More kids experiencing mental health problems, weight gain due to pandemic; how you can help them

SPOKANE, Wash. – The pandemic is causing a crisis in children’s mental health and the rest of their well-being. It’s a problem we could be dealing with for years to come.

Parents want their kids to be healthy, but sometimes, they don’t know what’s going on unless they talk to their kids.

It’s been a year like no other, and pediatricians are seeing the effects of the pandemic, too.

Dr. Nalini Gupta, a general pediatrician with Providence, says she’s seen more anxiety and depression in her patients that come in.

“I have prescribed more medication for anxiety and depression in the last year than I have over several years,” she said.

Providence’s Sacred Heart Children’s Hospital has actually seen a 73% increase in children mental health visits in 2020 compared to 2019, according to the health system and Governor Jay Inslee’s proclamation.

“The abrupt withdrawal from school and social life, hanging out with their friends – it’s been really big on them,” said Katherine Harris, a licensed social worker with Providence.

Many kids have been back in class for the last several months, but there are other issues they’re facing.

Gupta has seen fewer kids coming in and some families haven’t been back for a regular checkup in a year and a half. When kids do come back for an appointment, Gupta found it’s more than just a regular checkup.

“It’s never a routine well visit because a lot of concerns would’ve been discussed at individual visits,” she said. “What we find is it’s a well visit plus anxiety, plus depression, plus eczema got worse.”

Mental health is not the only issue that keeps coming up. Gupta has noticed a lot more weight gain in her patients, too. There was no routine during virtual and hybrid learning.

“They’ve all had a dramatic increase in weight. Just over the last year, when I talk to parents and children, it’s just been that there’s no structure, there’s no structure for school, no structure for sleep. There’s easy access for food,” Gupta said.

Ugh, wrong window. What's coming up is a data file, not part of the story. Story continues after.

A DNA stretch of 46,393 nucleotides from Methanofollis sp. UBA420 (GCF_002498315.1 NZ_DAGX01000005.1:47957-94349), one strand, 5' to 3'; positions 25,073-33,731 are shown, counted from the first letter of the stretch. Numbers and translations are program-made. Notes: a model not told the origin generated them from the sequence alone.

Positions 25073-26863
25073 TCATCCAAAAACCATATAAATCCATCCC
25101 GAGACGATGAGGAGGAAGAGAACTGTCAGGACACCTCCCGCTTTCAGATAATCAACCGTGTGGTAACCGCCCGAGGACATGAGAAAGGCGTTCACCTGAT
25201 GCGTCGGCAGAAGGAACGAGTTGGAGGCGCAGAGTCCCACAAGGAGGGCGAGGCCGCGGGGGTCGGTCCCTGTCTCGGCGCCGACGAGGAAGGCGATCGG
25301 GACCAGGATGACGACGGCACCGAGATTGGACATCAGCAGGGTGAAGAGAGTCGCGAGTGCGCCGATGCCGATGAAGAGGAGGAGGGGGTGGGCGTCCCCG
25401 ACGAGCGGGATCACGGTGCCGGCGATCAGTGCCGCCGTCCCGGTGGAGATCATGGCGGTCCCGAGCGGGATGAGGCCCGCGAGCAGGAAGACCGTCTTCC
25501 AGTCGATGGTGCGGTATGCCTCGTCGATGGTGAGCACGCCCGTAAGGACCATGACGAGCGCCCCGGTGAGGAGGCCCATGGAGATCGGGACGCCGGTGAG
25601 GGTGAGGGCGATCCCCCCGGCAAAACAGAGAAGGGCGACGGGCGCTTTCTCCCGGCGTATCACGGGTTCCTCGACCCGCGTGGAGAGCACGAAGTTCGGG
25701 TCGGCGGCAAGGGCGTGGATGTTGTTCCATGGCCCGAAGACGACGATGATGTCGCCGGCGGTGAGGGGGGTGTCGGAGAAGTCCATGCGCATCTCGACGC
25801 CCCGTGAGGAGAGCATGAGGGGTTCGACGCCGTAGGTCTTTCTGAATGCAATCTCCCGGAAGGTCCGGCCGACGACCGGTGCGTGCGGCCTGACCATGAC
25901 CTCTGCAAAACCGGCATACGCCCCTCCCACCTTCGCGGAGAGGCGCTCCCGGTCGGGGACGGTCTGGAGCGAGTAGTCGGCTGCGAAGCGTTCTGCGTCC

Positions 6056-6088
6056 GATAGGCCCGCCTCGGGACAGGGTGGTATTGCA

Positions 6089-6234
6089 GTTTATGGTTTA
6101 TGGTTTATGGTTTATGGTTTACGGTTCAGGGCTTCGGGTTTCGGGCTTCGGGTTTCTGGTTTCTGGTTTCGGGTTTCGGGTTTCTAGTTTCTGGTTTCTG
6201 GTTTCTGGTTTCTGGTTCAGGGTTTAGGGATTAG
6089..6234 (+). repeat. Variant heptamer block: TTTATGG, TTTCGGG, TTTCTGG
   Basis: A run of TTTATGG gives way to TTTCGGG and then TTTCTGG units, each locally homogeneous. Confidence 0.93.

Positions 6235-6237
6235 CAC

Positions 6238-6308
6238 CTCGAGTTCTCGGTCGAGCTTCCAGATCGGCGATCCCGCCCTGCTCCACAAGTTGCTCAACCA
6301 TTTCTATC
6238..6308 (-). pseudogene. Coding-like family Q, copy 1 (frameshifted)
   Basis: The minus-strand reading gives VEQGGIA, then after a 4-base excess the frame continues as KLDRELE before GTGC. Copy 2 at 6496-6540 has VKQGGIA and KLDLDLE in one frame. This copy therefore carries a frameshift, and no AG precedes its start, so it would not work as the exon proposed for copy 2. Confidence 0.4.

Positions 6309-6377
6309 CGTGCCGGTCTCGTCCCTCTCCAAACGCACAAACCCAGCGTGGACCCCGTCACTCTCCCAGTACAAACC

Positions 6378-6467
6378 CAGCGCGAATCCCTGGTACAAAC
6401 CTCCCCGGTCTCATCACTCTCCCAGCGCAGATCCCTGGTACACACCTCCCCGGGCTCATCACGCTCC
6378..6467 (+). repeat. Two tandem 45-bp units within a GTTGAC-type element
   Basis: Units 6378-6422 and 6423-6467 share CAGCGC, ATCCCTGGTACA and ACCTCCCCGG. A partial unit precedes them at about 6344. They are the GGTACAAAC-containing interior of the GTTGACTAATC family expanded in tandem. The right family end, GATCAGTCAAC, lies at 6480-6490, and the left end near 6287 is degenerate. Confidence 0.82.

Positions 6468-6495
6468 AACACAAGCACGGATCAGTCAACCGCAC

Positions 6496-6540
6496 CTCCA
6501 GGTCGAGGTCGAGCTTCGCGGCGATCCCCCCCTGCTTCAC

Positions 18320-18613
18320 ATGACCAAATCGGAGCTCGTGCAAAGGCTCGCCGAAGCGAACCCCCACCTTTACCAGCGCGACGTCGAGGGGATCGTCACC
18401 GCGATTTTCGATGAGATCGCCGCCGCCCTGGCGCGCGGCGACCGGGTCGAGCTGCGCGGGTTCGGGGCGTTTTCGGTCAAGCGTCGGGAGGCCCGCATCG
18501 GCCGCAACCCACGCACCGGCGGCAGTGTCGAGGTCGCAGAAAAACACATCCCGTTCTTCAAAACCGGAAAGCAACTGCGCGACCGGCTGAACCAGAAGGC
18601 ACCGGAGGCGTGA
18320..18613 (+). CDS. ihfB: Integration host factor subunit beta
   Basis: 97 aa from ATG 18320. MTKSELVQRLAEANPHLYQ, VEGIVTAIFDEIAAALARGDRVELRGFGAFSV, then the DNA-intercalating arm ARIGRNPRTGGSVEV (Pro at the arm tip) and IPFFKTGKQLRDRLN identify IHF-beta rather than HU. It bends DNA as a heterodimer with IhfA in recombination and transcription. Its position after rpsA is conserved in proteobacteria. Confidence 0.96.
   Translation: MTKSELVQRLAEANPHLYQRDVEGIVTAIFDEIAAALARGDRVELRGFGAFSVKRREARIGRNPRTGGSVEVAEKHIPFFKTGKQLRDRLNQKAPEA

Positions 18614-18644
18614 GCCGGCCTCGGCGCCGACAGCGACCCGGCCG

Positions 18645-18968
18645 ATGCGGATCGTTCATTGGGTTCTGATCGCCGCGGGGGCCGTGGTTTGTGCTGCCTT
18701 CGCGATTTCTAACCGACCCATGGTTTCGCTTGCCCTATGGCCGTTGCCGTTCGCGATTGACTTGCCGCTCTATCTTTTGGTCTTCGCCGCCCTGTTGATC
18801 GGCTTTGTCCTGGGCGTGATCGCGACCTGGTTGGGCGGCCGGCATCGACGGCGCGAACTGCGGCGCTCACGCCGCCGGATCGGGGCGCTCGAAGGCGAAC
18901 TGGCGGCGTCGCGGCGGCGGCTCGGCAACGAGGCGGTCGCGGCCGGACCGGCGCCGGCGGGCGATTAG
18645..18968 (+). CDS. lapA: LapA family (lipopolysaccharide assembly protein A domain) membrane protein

That weight gain in some kids also made them feel anxious in coming back to class when that time came, Harris added.

In addition to all that, Gupta is worried about the kids who haven’t come in for routine checkups, afraid they may be falling behind developmentally. If parents aren’t checking their children’s milestones or taking them in to see professionals, there could be long-lasting effects.

Kids who may have autism – but is not spotted early enough – could fall even further behind as they grow up.

“I think over this year and the next, once vaccines are becoming more routine, we’re probably going to see a lot more issues,” Gupta said. “Some of these issues are going to have a very long term impact.”

So, what can be done now to help kids?

Parents should talk to them and actually listen to what they’re going through. Kids can feel stressed when parents feel that, too.

“The mental health effects will persist, but as adults around them, we can watch our own reactions and just show them how you’re coping and they learn from us,” Gupta said.

As for weight gain, Gupta suggests parents establish a routine. Make plans to spend more time outside this summer and take in the fresh air.

Also remember that kids are resilient and things will get better.

If parents still feel concerned, check in with pediatricians to see what can be done.

READ: 4 things to do this summer to get kids ready for school this fall